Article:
Caroline Niémant: Storms and Fashion, Arles day 3
One of the only photographers to be exhibited against the walls of the Ateliers, his body of work – hundreds of photo-booth pictures and snapshots preciously collected over more than a decade – will probably make Les Rencontres’s insurance company sweat. This is the talk of the morning. This is his work, left, before the storm.
A bit depressed after four disappointing exhibitions, which I won’t mention here. (Sorry but I have decided today to only talk about the things I like. “You French are so critical” someone said. Fair enough.) I met with Gregoire Alexandre a photographer selected by Monsieur Lacroix (www.carolelambert.com ) and Pascal Monfort, editor of Yummy, one of my favorite magazines in the world (www.eat-fast.net). I am slowly coming out of my disastrous mood. And of course – a surprise for no one – everything after this looks beautiful to me.
The Palais de l’Archevêché is filled with archive pictures retracing the history of Arles in images. I am particularly moved by the photographs of gypsies (an important community still residing in Arles today), and the wedding pictures gathered from Arlesian families.
Magically, as we step into the cosy wedding room, an actual wedding is calling us from the street.
Daguerreotypes of famous courtesans, smartly presented along with excerpts from their police files, are exhbited here. A genius idea from the curators (Laure Deratte and the Galerie Lumière des Roses).
I was stupid enough to think that an exhibition of photographs that have been published countless times and widely seen all over the world was pointless. The beauty of the actual prints and the magnificence of the Eglise des Frères Précheurs proves me wrong. It almost gives a holistic glow to Mister Lindbergh’s work.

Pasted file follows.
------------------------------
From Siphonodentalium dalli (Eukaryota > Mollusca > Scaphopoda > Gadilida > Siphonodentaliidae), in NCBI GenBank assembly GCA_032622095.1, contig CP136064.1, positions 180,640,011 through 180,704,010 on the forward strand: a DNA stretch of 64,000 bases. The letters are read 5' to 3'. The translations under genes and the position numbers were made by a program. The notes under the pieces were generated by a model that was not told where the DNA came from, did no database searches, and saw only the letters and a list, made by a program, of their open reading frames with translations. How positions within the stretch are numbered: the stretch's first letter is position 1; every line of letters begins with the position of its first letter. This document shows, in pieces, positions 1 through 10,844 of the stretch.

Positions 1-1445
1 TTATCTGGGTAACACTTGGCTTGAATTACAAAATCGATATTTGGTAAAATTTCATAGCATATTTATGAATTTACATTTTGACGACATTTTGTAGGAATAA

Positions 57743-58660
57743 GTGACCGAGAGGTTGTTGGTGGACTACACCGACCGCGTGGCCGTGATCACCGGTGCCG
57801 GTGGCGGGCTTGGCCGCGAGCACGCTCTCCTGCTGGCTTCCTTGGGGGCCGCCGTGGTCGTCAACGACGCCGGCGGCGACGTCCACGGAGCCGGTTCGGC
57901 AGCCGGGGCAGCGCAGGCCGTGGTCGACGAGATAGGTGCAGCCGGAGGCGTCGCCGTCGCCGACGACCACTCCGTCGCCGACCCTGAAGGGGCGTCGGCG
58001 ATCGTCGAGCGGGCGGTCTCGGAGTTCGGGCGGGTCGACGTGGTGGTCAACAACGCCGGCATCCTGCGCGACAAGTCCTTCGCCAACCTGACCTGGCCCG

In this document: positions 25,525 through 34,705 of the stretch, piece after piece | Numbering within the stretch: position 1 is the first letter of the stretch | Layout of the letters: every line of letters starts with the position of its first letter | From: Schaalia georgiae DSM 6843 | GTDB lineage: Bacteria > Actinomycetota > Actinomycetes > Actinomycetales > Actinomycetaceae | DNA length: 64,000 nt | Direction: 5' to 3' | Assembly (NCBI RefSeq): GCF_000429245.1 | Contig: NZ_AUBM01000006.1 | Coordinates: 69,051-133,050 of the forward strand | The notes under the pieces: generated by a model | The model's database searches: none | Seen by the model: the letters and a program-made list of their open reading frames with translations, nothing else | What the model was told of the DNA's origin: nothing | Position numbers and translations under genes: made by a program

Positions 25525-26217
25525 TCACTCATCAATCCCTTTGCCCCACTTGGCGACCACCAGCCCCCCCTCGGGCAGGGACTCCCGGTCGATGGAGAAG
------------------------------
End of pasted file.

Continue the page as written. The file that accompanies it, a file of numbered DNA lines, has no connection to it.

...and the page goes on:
Three hours before the outdoor night event, a menacing sky is shadowing Christian Lacroix ‘s conference. I come across Eva Gravayat, Les Rencontres’s super efficient producer, getting a bit nervous. Tonight the couturier will present a fashion show at the amphitheater.The final and most expected evening of the Festival is actually sold out. Electricity is in the air…
The show should have started already. Rain has been pouring like a pissing cow (a French expression – not sure it translates well in English…) for more than an hour now. No one knows if the show will ever take place. Hundreds of people are packing up in front of the amphitheater.
11 pm? 12 am? 1 am? (I lost track of it all)
The rain stops. Hurrah! Despite the delay and the wet seats, the amphitheater is miraculously full and enthusiastic. Nevertheless, you can still read the previous hours of anxiety on the faces C.Lacroix and the festival’s team.
The awards of Les Rencontres are announced, first the books. As I expected (an easy bet), Pieter Hugo won the Prix Découvertes. Weasels from the audience, prove that I am not the only one to think that this talented photographer is far from being a “discovery”.
The fashion show starts and is a defining moment of my love and hate for Arles. You can tell that most people here have never seen a fashion show before (this afternoon the town was already completely hypnotised by the presence of young models). For my part, my mind is blown away by the spectacle. Not only the garments (an exquisite selection of 40 from CL’s collections) but also the quality of the projection, the backdrop of the catwalk, a brilliant mix of film clips (The Rocky Horror Picture Show, Audrey Hepburn’s (sorry I forgot the name) and The Big Lebowsky, among many others) selected by Michel Gaubert, also responsible for a fantastic soundtrack, and CL himself. The audience is hysterical. I have never seen so much excitement in this place. Yes, that’s why I (sometimes) love fashion…
For the second part of the evening, Josef Koudelka’s pictures of the 1968 invasion of Prague paradoxically complete the fashion show with brio. The images take my breath away. Right then, I ask myself, “is there a more efficient photographer in this world?”
The night continues and ends at Cargo Club with the dynamic DJ Oil from Troublemakers (a very famous electronic French band). One-legged Stephane and I are dancing like mad people… a satisfying conclusion to this adventurous trip.